Feeling like your company is always searching for the one big idea? Are your marketing efforts falling just a little short and you are not sure why?
There are many marketing tactics developed around the “big idea” – the one magic thing that will make customers remember and buy from you. Entire strategies and campaigns are built on the premise that this idea will make your organization memorable. This may work, but will typically yield only short term results. The real magic happens when your organization invests time and energy in learning about customer centric insights.
Insights provide a new perspective – a point of view about a brand, a product or a target audience that has never been used before – at least not from a marketing perspective. Think about your brand. Is it relevant to the customer? Insights add originality and relevance to your marketing strategy because they come from the customer perspective (where real “big ideas” are originated).
Why use customer-centric insights? Well, first they are inspiring. Insights make the familiar look different because they cause a customer to pause and say “Hmm. I’ve never thought about it like that before.”
Gathering insights that provide real information is the trick. Many organizations will conduct surveys but do not always ask the right questions of the right people. Or they do not dig deep enough to uncover the gold nuggets of information that will change the trajectory of marketing, sales, service or development efforts.
Challenge the Norm: Key insights serve as a starting place for all marketing development. It is what your creative departments will seek, first and foremost, to render into a dramatic selling idea. It’s what your sales people will seek in order to catch their customer’s attention. It’s what new product development will seek in order to come up with that next big idea.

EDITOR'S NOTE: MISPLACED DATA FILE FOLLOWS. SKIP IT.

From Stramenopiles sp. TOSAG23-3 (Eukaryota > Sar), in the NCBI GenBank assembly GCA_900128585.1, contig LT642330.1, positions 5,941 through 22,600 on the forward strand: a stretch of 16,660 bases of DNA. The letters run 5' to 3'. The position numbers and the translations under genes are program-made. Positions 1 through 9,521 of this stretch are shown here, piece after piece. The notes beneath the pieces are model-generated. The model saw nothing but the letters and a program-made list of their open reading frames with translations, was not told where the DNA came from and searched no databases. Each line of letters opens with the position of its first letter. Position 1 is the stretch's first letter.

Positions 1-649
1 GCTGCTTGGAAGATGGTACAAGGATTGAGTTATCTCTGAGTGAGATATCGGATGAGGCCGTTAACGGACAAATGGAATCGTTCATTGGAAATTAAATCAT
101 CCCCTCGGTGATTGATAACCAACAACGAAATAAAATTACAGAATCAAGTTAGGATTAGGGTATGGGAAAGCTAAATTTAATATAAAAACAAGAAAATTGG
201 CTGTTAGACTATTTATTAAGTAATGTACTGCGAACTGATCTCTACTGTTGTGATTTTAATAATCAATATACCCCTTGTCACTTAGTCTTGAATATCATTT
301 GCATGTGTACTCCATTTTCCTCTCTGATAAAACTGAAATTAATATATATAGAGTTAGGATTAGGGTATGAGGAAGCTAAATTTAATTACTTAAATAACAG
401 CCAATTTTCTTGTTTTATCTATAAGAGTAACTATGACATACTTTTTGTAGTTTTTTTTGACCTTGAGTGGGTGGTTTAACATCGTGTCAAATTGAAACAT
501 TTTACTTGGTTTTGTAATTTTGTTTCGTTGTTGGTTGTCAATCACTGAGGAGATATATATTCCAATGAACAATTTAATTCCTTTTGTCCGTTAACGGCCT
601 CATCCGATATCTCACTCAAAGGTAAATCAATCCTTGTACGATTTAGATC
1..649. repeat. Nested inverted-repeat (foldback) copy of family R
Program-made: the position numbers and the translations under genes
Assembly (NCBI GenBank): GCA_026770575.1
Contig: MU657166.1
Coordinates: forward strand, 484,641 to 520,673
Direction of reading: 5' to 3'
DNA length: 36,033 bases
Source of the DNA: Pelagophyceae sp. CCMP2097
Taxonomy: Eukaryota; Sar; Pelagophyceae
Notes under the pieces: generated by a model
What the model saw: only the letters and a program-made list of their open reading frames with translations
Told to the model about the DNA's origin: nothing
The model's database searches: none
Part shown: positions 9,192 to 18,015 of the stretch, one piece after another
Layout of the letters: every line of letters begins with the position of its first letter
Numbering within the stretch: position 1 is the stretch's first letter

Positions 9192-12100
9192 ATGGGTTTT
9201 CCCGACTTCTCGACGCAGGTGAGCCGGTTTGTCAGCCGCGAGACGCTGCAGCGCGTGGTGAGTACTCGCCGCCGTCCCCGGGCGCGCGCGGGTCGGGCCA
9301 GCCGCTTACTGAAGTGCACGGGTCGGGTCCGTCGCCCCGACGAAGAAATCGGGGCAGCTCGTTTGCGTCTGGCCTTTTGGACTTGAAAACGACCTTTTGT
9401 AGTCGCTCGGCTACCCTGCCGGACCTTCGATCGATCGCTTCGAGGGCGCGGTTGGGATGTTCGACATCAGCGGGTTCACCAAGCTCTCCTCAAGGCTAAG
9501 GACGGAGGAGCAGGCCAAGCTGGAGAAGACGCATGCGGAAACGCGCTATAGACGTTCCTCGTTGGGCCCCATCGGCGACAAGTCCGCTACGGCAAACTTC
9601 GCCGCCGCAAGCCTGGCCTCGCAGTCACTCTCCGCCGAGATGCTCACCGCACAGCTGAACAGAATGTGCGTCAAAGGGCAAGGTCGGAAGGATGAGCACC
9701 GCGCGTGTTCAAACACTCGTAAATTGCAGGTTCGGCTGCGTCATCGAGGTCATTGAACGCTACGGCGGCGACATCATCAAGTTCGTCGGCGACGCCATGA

Yet, all insights are not created equal. Every strategic question must be answered with insight. What is the most critical insight to a sale? How do we impact a consumer’s choice to ensure they consider us before automatically ordering a product? What factors do buyers consider when choosing a product or service? Do our customers feel valued?
To develop good insights requires a solid system that ensures feedback from multiple sources. This system also requires that you do not take things at face value. The truth is you do not really know until you ask the right questions of the right people. Some basic factors of a good insights program include:
- Challenge all the conventions in the market.
- Talk to consumers, employees, sales people and folks who did not buy from you.
- Ask the same question in a different way of different people to get the most information.
- Analyze what they are saying and find out the WHY.
Insights require conversations as well as surveys. Otherwise, it is impossible to get all the information you need. Remember, if you ask an original question, you will get an original answer. Live interaction boosts the question and answer process beyond the basics of the survey (particularly if you utilize a third-party to ensure a more truthful, factual dialog).
Insights will often be in the form of better understanding a target audience. However, they may also uncover a unique feature or benefit of the product or service. There are no limits on the types of insights that can be obtained from a well-executed insights process.
The real secret behind finding the big idea is to create a solid insights program that is customer centric. Once your organization begins to see things from the customer perspective, positive change is bound to happen.